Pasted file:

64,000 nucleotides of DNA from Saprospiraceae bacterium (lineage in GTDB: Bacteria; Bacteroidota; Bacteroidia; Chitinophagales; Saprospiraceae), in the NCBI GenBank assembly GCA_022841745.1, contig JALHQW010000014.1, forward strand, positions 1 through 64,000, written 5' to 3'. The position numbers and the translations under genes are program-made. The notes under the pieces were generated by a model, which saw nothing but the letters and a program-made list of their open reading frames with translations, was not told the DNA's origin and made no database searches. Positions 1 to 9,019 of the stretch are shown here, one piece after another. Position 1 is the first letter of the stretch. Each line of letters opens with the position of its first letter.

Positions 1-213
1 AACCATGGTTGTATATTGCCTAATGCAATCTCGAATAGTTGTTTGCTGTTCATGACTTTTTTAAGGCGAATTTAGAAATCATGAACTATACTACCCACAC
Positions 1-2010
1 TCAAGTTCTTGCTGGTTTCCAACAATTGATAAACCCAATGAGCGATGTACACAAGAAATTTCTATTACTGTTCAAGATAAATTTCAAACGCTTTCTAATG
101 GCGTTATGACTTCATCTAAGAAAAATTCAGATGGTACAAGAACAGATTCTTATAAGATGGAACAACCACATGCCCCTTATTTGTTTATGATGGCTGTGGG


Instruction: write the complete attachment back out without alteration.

64,000 nucleotides of DNA from Saprospiraceae bacterium (lineage in GTDB: Bacteria; Bacteroidota; Bacteroidia; Chitinophagales; Saprospiraceae), in the NCBI GenBank assembly GCA_022841745.1, contig JALHQW010000014.1, forward strand, positions 1 through 64,000, written 5' to 3'. The position numbers and the translations under genes are program-made. The notes under the pieces were generated by a model, which saw nothing but the letters and a program-made list of their open reading frames with translations, was not told the DNA's origin and made no database searches. Positions 1 to 9,019 of the stretch are shown here, one piece after another. Position 1 is the first letter of the stretch. Each line of letters opens with the position of its first letter.

Positions 1-213
1 AACCATGGTTGTATATTGCCTAATGCAATCTCGAATAGTTGTTTGCTGTTCATGACTTTTTTAAGGCGAATTTAGAAATCATGAACTATACTACCCACAC
Positions 1-2010
1 TCAAGTTCTTGCTGGTTTCCAACAATTGATAAACCCAATGAGCGATGTACACAAGAAATTTCTATTACTGTTCAAGATAAATTTCAAACGCTTTCTAATG
101 GCGTTATGACTTCATCTAAGAAAAATTCAGATGGTACAAGAACAGATTCTTATAAGATGGAACAACCACATGCCCCTTATTTGTTTATGATGGCTGTGGG